Courts Brickell Key #1001 | 13 days on market | $560K | $438 psf | Listing agent: Jacquelyn Cue | Buyer’s agent: Juan Ramirez

  • South Florida real estate broker shot and killed by son-in-law

    Linda Marx (Credit: Facebook)

    A popular South Florida Realtor was shot and killed in northeast Miami-Dade on Monday, in a murder-suicide.

    Linda Marx, broker and owner of Linda Marx Realty, was killed by her son-in-law Steve Kasimow in front of his home on Northeast 211th Street near North Miami Beach. Kasimow then committed suicide in Hollywood, local police told NBC Miami.

    Kasimow was reportedly upset about his divorce and got into an argument with Marx, who was 70.

    Marx got her real estate license in Florida in 1980, according to the Florida Department of Business and Professional Regulation. Her North Miami Beach-based brokerage has 21 agents.

    Over the course of her career, Marx closed deals totaling more than $100 million, according to her company’s website.

    Kasimow was also a licensed real estate broker in Florida, state records show. He owned Buy and Sell Now Realty Inc., a brokerage based in Hollywood.

  • Ryan Homes founder sells Palm Beach lot

    Dwight Schar

    The Schar family, which founded one of the largest homebuilders in the country just sold a lot in Palm Beach, property records show.

    Dwight Schar founded NVR Inc., the parent company of Ryan Homes, NV Homes, NVHomes, Rymarc Homes, Fox Ridge Homes and Heartland Homes, and is part owner of the Washington Redskins. The Schar Family Trust sold the roughly 10,500-square-foot plot at 125 Gulfstream Road to the Bishop Family Trust, which is based in Connecticut, for $6.7 million.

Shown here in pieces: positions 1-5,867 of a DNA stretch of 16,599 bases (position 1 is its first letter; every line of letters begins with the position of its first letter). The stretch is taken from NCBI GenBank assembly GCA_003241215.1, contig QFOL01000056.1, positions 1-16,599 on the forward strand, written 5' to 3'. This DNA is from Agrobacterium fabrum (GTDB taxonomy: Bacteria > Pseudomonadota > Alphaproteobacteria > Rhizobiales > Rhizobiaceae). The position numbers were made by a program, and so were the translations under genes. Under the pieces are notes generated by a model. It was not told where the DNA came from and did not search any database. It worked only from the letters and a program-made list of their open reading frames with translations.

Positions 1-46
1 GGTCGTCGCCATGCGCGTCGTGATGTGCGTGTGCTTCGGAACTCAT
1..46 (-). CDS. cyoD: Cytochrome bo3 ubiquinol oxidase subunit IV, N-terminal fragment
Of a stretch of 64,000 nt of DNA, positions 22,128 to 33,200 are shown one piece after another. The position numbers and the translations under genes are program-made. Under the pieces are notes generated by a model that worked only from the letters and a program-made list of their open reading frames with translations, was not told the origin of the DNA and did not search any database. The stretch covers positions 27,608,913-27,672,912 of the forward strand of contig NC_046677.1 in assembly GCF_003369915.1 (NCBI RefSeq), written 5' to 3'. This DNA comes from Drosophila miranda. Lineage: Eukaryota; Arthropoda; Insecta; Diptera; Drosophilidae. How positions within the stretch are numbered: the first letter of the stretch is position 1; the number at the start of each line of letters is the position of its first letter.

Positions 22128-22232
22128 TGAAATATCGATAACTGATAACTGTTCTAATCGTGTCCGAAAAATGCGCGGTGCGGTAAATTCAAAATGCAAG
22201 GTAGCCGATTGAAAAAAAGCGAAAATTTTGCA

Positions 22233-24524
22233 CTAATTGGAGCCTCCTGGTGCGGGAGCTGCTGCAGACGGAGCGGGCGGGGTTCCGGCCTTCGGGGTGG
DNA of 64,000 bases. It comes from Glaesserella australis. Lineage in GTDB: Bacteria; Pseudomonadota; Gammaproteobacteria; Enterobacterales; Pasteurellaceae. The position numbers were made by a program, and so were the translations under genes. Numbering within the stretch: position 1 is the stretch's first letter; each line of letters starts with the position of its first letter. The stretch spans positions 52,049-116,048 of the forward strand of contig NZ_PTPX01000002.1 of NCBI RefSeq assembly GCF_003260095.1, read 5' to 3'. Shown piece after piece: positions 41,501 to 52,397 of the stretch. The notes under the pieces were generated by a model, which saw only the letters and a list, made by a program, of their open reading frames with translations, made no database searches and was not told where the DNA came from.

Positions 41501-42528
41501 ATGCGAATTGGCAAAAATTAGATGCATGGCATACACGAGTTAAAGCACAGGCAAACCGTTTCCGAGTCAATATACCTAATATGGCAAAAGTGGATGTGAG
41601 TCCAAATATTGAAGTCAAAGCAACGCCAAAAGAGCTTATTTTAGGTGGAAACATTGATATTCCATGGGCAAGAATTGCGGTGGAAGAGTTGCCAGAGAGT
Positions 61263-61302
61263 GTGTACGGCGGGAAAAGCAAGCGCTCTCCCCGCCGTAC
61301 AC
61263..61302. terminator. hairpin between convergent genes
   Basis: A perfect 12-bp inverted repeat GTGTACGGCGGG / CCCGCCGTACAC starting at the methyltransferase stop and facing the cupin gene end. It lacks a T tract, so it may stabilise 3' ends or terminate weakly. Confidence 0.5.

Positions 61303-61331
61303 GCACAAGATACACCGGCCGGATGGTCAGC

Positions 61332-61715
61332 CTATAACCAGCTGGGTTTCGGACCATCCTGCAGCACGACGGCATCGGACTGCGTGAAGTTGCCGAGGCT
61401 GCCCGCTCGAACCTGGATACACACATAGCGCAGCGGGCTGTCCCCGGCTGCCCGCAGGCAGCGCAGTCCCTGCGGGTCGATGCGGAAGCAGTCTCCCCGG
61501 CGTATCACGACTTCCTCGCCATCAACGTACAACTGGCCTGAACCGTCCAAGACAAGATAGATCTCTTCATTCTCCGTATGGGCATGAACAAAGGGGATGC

The property is just a few houses down from the ocean and South Ocean Boulevard. It last sold in 2015 for $5.6 million. The Schar family also owns the home next door at 133 Gulfstream Road.

    Brokers expect there will be a surge of wealthy buyers moving to Palm Beach from the Northeast to take advantage of Florida’s tax laws.

    In 2016, law firm owners George and Beverly Rawlings bought a property nearby at 102 Gulfstream Road for $13.9 million.

  • PG&E to file for bankruptcy amid $30B in potential fire-related liabilities

    PG&E’s incoming CEO John Simon and a Paradise, California home burned in the Camp Fire (Credit: iStock)

    PG&E Corp. said it is preparing to file for bankruptcy in the next two weeks, as it faces potential liabilities of up to $30 billion related to a string of wildfires over the last few years.

    On Sunday, CEO Geisha Williams stepped down as CEO of the company, which wholly owns the Pacific Gas and Electric utilities company. General Counsel John Simon will act as CEO until a replacement can be found, according to Bloomberg.

    In lawsuits, survivors have blamed PG&E for igniting some of the deadly wildfires that have scourged California in recent years, including the Camp Fire in November that killed 86 people and destroyed 21,000 homes across six counties in Northern California.

    State Attorney General Xavier Becerra also has the company in his sights. He promised in December to charge PG&E if an investigation revealed that “reckless” behavior contributed to the Camp Fire.

    Around two-thirds of the company’s market value has been wiped out since the company said following the fire that there were equipment failures near its origin point.

    PG&E said it “does not expect” bankruptcy to impact service to customers, or pay and benefits to employees. The company has spent millions of dollars lobbying the state to let it pass on the cost of damages to its customers. The utility has $1.5 billion in cash and equivalents on hand, according to Bloomberg, far less than its potential liabilities.

    A group of more than 170 residents have also filed suit against Southern California Edison, claiming the utility company was partially responsible for causing the Woolsey Fire, which destroyed more than 1,600 structures in L.A. and Ventura counties in November. [Bloomberg] — Dennis Lynch